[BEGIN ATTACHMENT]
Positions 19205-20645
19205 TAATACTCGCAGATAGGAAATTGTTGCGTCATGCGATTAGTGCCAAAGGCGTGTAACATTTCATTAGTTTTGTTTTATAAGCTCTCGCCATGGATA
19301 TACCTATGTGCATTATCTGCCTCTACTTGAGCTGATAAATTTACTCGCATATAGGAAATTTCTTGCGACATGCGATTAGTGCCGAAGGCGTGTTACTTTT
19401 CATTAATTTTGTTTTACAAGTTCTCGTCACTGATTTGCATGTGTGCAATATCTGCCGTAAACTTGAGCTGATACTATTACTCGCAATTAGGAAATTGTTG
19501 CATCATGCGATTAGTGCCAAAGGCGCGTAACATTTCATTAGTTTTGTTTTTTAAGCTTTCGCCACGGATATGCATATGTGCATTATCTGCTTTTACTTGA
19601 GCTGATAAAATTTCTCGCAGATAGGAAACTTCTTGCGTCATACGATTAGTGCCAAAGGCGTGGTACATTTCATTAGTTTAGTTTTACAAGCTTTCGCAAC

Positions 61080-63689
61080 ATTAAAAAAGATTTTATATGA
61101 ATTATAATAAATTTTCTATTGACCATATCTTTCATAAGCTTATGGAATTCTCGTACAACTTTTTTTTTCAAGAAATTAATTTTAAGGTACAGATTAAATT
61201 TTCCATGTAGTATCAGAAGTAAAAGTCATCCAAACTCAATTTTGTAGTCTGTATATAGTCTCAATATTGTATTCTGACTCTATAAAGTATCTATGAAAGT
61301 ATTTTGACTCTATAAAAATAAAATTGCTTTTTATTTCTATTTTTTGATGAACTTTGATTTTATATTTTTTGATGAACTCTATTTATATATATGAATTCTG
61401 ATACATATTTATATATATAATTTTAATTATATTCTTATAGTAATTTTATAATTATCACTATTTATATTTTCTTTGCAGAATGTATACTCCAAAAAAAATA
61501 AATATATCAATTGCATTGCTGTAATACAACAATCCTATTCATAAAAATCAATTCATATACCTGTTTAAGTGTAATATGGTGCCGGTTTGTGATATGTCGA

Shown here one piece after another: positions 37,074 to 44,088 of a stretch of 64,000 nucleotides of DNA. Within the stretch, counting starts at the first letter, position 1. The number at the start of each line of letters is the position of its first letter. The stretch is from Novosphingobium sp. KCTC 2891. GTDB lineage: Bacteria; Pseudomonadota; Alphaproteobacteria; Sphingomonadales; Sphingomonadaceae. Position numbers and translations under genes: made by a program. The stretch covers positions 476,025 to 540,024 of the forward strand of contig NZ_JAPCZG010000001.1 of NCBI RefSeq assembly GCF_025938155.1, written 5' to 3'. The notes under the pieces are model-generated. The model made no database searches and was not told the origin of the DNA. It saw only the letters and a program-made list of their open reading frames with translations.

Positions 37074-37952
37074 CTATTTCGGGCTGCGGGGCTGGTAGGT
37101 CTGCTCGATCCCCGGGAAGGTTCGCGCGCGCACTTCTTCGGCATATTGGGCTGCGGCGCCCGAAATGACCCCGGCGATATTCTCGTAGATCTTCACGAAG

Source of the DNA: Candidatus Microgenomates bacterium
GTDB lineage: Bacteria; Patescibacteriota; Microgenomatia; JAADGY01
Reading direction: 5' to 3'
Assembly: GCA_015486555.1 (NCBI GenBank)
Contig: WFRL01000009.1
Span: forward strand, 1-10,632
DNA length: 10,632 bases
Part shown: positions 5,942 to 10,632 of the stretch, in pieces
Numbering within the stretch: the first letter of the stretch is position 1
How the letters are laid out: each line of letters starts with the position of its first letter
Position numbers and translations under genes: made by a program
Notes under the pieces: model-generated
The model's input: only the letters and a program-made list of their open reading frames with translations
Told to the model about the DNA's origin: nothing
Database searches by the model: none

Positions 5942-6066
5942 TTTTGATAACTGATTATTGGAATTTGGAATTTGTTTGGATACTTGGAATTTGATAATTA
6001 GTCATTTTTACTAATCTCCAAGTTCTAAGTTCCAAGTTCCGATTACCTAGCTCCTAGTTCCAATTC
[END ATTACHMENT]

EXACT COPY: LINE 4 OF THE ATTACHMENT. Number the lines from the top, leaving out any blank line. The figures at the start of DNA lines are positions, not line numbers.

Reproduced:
19401 CATTAATTTTGTTTTACAAGTTCTCGTCACTGATTTGCATGTGTGCAATATCTGCCGTAAACTTGAGCTGATACTATTACTCGCAATTAGGAAATTGTTG